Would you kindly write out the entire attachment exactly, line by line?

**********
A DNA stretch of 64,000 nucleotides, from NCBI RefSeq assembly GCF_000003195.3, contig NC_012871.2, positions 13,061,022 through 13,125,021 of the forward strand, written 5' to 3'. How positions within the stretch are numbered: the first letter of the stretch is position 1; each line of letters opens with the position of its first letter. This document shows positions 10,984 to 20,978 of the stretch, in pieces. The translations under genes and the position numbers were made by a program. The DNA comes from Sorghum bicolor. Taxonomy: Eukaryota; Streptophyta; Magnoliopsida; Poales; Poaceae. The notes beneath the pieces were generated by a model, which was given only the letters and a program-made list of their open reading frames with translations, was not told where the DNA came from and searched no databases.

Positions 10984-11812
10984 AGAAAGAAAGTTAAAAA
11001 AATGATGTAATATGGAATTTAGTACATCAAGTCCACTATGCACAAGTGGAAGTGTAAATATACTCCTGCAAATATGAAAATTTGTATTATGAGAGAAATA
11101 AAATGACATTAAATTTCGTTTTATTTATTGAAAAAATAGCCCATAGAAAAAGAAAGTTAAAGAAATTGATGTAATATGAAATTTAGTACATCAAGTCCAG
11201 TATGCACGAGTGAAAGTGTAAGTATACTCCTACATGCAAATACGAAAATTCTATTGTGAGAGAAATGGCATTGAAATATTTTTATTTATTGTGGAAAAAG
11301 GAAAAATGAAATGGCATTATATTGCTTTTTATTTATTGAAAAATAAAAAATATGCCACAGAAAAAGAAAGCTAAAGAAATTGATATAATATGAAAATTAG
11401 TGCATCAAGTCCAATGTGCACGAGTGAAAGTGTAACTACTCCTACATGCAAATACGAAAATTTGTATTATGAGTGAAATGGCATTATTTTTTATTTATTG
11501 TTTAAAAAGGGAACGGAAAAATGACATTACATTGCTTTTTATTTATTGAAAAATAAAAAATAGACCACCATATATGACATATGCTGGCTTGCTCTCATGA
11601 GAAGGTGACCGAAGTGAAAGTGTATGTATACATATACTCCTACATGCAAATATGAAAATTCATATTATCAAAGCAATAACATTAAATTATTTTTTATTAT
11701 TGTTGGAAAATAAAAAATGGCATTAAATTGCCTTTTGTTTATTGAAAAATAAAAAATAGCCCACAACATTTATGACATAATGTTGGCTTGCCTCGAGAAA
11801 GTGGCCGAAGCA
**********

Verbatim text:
A DNA stretch of 64,000 nucleotides, from NCBI RefSeq assembly GCF_000003195.3, contig NC_012871.2, positions 13,061,022 through 13,125,021 of the forward strand, written 5' to 3'. How positions within the stretch are numbered: the first letter of the stretch is position 1; each line of letters opens with the position of its first letter. This document shows positions 10,984 to 20,978 of the stretch, in pieces. The translations under genes and the position numbers were made by a program. The DNA comes from Sorghum bicolor. Taxonomy: Eukaryota; Streptophyta; Magnoliopsida; Poales; Poaceae. The notes beneath the pieces were generated by a model, which was given only the letters and a program-made list of their open reading frames with translations, was not told where the DNA came from and searched no databases.

Positions 10984-11812
10984 AGAAAGAAAGTTAAAAA
11001 AATGATGTAATATGGAATTTAGTACATCAAGTCCACTATGCACAAGTGGAAGTGTAAATATACTCCTGCAAATATGAAAATTTGTATTATGAGAGAAATA
11101 AAATGACATTAAATTTCGTTTTATTTATTGAAAAAATAGCCCATAGAAAAAGAAAGTTAAAGAAATTGATGTAATATGAAATTTAGTACATCAAGTCCAG
11201 TATGCACGAGTGAAAGTGTAAGTATACTCCTACATGCAAATACGAAAATTCTATTGTGAGAGAAATGGCATTGAAATATTTTTATTTATTGTGGAAAAAG
11301 GAAAAATGAAATGGCATTATATTGCTTTTTATTTATTGAAAAATAAAAAATATGCCACAGAAAAAGAAAGCTAAAGAAATTGATATAATATGAAAATTAG
11401 TGCATCAAGTCCAATGTGCACGAGTGAAAGTGTAACTACTCCTACATGCAAATACGAAAATTTGTATTATGAGTGAAATGGCATTATTTTTTATTTATTG
11501 TTTAAAAAGGGAACGGAAAAATGACATTACATTGCTTTTTATTTATTGAAAAATAAAAAATAGACCACCATATATGACATATGCTGGCTTGCTCTCATGA
11601 GAAGGTGACCGAAGTGAAAGTGTATGTATACATATACTCCTACATGCAAATATGAAAATTCATATTATCAAAGCAATAACATTAAATTATTTTTTATTAT
11701 TGTTGGAAAATAAAAAATGGCATTAAATTGCCTTTTGTTTATTGAAAAATAAAAAATAGCCCACAACATTTATGACATAATGTTGGCTTGCCTCGAGAAA
11801 GTGGCCGAAGCA